The mean number of service contacts per case opened and closed in 2007 was 5.1 (SD = 4.5). One half of these cases were seen less than six times, but 20.2% of the cases first seen in 2007 were ongoing at the end of the data collection period. Behavioural difficulties, challenging behaviour, or aggressive behaviour together formed the most prevalent category (49%) of behaviour instigating referral to the PMHS service, followed by relationship, bonding or attachment difficulties, feeding, sleeping and crying (39%).

Maternal well being

Indication of a clinically significant emotional condition requiring professional care is generally accepted at GHQ-12 total scores of 4 or above as used in the annual Health Survey for England. Thirty-nine service clients (55.2%) met this criterion at baseline. A total of 16 carers submitted two completed GHQ questionnaires separated by periods ranging from 7 to 37 weeks (mean 22.6 weeks, SD 10.1). A very wide range of score changes was observed (−21 to +10) with a mean score change indicating a health improvement (negative value of change) of 3.4 points (SD = 8.3), but this difference did not reach statistical significance (Wilcoxon Signed Ranks test, = −1.53, = .13). Consideration must, however, be given to the low proportion of carers providing data on follow-up. It is unclear how attrition bias might have affected any general direction of change as women whose wellbeing improved (increased likelihood of negative GHQ score changes) might have either been less or more likely to participate. At re-assessment on discharge (or after 6 months) the proportion of carers reaching clinical significance in their GHQ scores had changed little (6/16 versus 7/16).

Reported behavioural/emotional changes in the child

  1. Top of page
  2. Abstract
  3. Key Practitioner Message:
  4. Introduction
  5. Background to the study
  6. Method
  7. Results
  8. Reported behavioural/emotional changes in the child
  9. Discussion
  10. Acknowledgements
  11. References

Analysis of change in outcome faced two difficulties: differences between the specific age-banded questionnaires used, and cases dropping out of the service, the evaluation, or both, over time. Different age-banded questionnaires differed in the number of questionnaire items, the maximum score and the referral threshold. Children were referred from infancy to age 5 and individual children were monitored over time periods that sometimes covered different age-banded questionnaires. Whilst each age-band was independently validated for referral, there was little information available from the validation study that could confirm the equivalence of referral threshold criteria across age bands. For this reason the primary outcome adopted was the observed score as a percentage of the ASQ: SE threshold score for referral for that age band, 100% indicating the child’s score was equal to the threshold score.

Outcome changes were analysed as ‘stage totals’ (examining the outcome statistics recorded for any client contributing data to any stage) and ‘stage transitions’ (examining the outcome changes only for the same clients contributing data at two or more stages). In the former a clear downward ‘trend’ over the PMHS intervention period is illustrated in the ASQ:SE results presented as the percentage of the clinical intervention cut-off threshold (outcome measure 1, see Table 1). The mean long-term (Stage 1 to Stage 3) absolute difference of 66.3% indicates a substantial reduction in the carers’ reporting of their children’s behaviour as disturbed. At recruitment 75.0% of the 68 ASQ:SE scores were above the clinical intervention threshold. By Stage 2 this had reduced to 60.0% and by Stage 3, 35.3%. By discharge (or 6 months after the first appointment) the mean ASQ:SE score was only just above (by 6.9% of the score) the published cut-off for clinical intervention, a drop from 73.2% above.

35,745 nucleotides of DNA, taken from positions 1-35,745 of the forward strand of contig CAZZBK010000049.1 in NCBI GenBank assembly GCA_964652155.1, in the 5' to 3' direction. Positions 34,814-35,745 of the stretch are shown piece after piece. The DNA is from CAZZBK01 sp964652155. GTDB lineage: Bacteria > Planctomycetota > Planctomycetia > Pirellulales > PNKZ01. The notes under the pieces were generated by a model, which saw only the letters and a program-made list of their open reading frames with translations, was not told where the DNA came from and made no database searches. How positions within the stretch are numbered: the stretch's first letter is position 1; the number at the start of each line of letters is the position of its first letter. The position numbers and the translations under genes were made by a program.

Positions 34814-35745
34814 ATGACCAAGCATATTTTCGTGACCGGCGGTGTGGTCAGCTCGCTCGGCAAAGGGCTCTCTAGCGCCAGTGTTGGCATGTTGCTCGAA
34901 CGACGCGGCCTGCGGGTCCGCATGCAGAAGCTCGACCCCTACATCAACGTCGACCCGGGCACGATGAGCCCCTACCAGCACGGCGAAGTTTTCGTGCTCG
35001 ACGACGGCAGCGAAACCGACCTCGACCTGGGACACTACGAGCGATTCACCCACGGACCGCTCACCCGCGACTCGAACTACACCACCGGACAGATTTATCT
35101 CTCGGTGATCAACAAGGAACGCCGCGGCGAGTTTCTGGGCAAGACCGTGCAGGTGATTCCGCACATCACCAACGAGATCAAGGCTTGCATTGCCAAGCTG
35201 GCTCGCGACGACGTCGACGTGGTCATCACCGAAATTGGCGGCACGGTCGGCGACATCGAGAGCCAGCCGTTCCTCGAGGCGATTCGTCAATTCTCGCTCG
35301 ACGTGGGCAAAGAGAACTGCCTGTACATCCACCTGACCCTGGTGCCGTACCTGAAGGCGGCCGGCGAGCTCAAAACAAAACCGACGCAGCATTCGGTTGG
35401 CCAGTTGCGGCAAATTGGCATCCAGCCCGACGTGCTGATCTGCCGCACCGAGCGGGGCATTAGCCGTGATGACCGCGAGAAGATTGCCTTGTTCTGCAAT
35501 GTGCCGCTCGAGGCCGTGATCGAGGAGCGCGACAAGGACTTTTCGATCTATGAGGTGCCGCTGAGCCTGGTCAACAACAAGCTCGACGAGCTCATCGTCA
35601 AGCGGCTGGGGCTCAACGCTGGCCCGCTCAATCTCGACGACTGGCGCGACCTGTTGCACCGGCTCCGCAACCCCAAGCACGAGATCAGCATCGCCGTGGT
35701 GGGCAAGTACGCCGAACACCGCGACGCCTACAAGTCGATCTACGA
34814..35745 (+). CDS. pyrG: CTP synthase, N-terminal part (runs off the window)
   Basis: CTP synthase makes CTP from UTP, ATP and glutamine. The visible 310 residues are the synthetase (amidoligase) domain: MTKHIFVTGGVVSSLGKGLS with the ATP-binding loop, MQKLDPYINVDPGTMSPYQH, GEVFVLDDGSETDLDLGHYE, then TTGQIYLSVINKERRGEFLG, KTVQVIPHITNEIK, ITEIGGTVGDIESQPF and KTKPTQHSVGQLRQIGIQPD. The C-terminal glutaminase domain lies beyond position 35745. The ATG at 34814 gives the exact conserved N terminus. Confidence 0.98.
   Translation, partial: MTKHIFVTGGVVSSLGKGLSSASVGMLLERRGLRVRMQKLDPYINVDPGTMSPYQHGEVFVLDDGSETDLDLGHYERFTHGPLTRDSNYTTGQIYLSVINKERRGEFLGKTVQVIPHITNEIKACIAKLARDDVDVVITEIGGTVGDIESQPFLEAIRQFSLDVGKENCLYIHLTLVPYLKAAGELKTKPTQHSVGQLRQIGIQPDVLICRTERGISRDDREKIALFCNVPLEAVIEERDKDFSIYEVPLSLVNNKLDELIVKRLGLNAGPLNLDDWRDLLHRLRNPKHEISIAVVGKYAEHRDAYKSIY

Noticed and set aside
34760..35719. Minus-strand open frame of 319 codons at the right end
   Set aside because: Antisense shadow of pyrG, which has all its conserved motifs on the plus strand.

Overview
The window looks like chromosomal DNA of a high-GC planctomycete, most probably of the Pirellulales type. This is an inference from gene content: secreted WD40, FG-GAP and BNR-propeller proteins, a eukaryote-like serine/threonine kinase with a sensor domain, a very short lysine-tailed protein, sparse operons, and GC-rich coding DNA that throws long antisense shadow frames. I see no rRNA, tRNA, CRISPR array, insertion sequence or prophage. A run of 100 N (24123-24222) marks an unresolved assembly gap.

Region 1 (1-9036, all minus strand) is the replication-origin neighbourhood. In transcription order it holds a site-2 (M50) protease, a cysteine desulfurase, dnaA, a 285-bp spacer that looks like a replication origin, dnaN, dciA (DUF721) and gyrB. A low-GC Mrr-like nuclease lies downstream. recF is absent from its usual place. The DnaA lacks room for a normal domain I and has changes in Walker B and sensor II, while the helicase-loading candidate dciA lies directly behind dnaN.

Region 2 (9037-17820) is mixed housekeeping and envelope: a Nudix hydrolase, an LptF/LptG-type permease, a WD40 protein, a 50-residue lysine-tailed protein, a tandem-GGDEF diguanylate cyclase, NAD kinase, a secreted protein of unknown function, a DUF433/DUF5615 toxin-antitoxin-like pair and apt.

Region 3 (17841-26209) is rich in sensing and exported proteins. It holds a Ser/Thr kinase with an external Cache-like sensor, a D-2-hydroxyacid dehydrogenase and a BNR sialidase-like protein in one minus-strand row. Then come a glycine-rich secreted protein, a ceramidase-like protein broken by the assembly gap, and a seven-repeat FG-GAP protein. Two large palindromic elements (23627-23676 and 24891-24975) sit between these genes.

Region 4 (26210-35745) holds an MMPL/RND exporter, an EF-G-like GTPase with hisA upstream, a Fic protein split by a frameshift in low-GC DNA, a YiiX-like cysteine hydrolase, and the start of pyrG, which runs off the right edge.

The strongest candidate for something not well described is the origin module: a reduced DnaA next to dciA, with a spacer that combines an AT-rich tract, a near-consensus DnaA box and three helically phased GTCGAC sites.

Table 1.   ASQ:SE total scores as a % of the clinical intervention threshold (cut-off) at the three stages of PMHS intervention (100% = threshold score for referral at that age)
StageRecruitment (Stage 1)After 4th visit (Stage 2)Discharge or 6  months (Stage 3)
ASQ:SE total score as a % of cut-offASQ:SE total score as a % of cut-offASQ:SE total score as a % of cut-off
N682516
Mean173.2136.7109.1
Median152.5128.677.4
SD102.881.987.3

The results of a non-parametric analysis of changes in ASQ:SE scores in the same cases over time (stage transitions) is shown in Table 2. A significant or a highly statistically significant reduction in the degree to which the recorded total ASQ:SE score surpassed the intervention threshold was observed for both intervention time periods, with most of the change over the whole intervention period occurring over the first four service visits.

Table 2.   Testing the significance of changes in ASQ:SE total scores as a % of the clinical intervention threshold (cut-off) between different periods of PMHS service intervention
Period comparisonWilcoxon matched pairs Signed Ranks test
Zp (2-tailed)
  1. Note: A negative Z value indicates a lower adjusted ASQ:SE score in the later stage.

Comparison of Stage 1 (recruitment) to Stage 2 (4th visit) = 25−3.56<.001
Comparison of Stage 1 (recruitment) to Stage 3 (discharge or 6 months) = 16−2.10.04

The apparent anomaly of a larger change between Stage1 and Stage 2 than between Stage 1 and Stage 3 is probably an artefact deriving partly from case attrition: cases lost between Stages 2 and 3 had rather higher baseline (Stage 1) ASQ:SE values (mean rank 18.5) than those remaining in the study (mean rank 13.2, Mann Whitney test, = −1.78, p .07). As the change in this measure was strongly correlated with baseline (Stage 1) ASQ:SE values (rsp = 0.5, = .01), it seems that the Stage to Stage results were affected by a subgroup that started with more severe problems, exhibited marked improvements within four visits, and dropped out from the study, leaving a less-changed remainder in the final analysis. The duration of the PMHS service was by negotiation with the client and the evaluation protocol timing depended on continuing client engagement.

Discussion